Durban - The Organisation Undoing Tax Abuse (Outa) on Tuesday released its fifth annual report on parliamentary oversight, finding that Parliament has failed to deliver on its duty to effectively scrutinise and oversee executive action.
Parliament has in recent years come under intense scrutiny for the way members of the majority party vote along party lines, instead of with their conscience.
ANC MPs in December voted against the adoption of the section 89 report recommending an impeachment process for President Cyril Ramaphosa over the Phala Phala scandal, and this year they voted against the creation of an ad hoc committee to look into the Phala Phala saga.
Four ANC MPs have, for the adoption of the section 89 report and the creation of an ad hoc committee, been referred to the party’s National Disciplinary Committee for refusing to toe the party line.
Outa's Parliamentary Engagement and Research Manager, Rachel Fischer, said where attempts were made to hold the executive and government departments to account, remedial efforts were usually drowned out by the majority muffling the voices of opposition parties.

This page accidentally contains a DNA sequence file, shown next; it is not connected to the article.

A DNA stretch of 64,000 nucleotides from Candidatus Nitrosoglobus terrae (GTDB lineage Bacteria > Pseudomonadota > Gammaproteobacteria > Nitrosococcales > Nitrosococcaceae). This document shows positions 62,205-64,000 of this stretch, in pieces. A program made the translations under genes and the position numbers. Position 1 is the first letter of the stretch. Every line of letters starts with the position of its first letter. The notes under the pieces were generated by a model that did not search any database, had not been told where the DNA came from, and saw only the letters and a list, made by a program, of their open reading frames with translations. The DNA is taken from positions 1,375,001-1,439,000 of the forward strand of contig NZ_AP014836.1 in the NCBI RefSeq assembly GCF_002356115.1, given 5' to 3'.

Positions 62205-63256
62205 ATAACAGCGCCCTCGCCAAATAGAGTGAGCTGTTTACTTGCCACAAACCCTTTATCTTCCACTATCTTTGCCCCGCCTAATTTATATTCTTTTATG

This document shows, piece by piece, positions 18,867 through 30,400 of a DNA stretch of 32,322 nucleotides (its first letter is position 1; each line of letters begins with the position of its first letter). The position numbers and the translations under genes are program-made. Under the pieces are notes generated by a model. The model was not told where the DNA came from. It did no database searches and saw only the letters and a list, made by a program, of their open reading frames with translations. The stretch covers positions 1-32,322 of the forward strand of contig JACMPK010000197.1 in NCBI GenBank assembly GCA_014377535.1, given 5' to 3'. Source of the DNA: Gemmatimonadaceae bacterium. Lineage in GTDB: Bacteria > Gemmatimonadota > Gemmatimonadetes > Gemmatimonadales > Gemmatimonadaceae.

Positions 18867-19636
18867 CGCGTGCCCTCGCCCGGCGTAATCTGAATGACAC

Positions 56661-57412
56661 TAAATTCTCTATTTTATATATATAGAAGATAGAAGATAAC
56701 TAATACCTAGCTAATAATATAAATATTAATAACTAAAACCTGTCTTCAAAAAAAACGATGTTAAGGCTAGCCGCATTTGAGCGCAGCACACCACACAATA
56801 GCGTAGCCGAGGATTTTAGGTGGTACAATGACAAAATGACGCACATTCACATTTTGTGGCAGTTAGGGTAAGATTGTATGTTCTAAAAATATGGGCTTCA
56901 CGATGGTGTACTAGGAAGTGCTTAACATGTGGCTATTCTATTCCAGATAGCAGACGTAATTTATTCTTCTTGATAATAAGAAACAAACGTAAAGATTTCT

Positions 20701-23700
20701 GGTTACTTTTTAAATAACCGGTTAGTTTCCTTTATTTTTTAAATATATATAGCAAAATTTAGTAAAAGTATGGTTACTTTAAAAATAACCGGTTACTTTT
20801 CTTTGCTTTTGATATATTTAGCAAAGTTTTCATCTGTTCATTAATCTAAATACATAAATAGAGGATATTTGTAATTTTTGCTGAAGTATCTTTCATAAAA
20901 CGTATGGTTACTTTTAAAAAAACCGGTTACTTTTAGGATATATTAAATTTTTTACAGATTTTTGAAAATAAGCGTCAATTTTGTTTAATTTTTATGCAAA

“At the dawn of our democracy in 1994, Parliament held much promise, but nearly 30 years later that promise has been destroyed by the cruel reality of poor governance, dismal service delivery and a Parliament removed from and unresponsive to the pressing needs of the citizenry.”
Outa’s report, “Parliament: The fairytale that became a nightmare“, found that Parliament is failing to fulfil its democratic role.
“It has deviated from its promise of safeguarding democracy and has evolved into a dysfunctional institution. This transformation is characterised as a departure from the ideal, akin to a burnt-out shell where parliamentarians’ commitment to democratic values and the Constitution has waned. Without substantial institutional reforms, Parliament will remain ineffective and unable to fulfil its democratic function,” Fischer said.
She said Outa saw this report as part of strengthening parliamentary democracy, to fulfil the rights enshrined in the Constitution, and the organisation looked forward to engaging further with Parliament.
“Parliament is an essential cornerstone of our democracy, and it is only through constructive engagement that civil society can urge and demand accountability from our government.”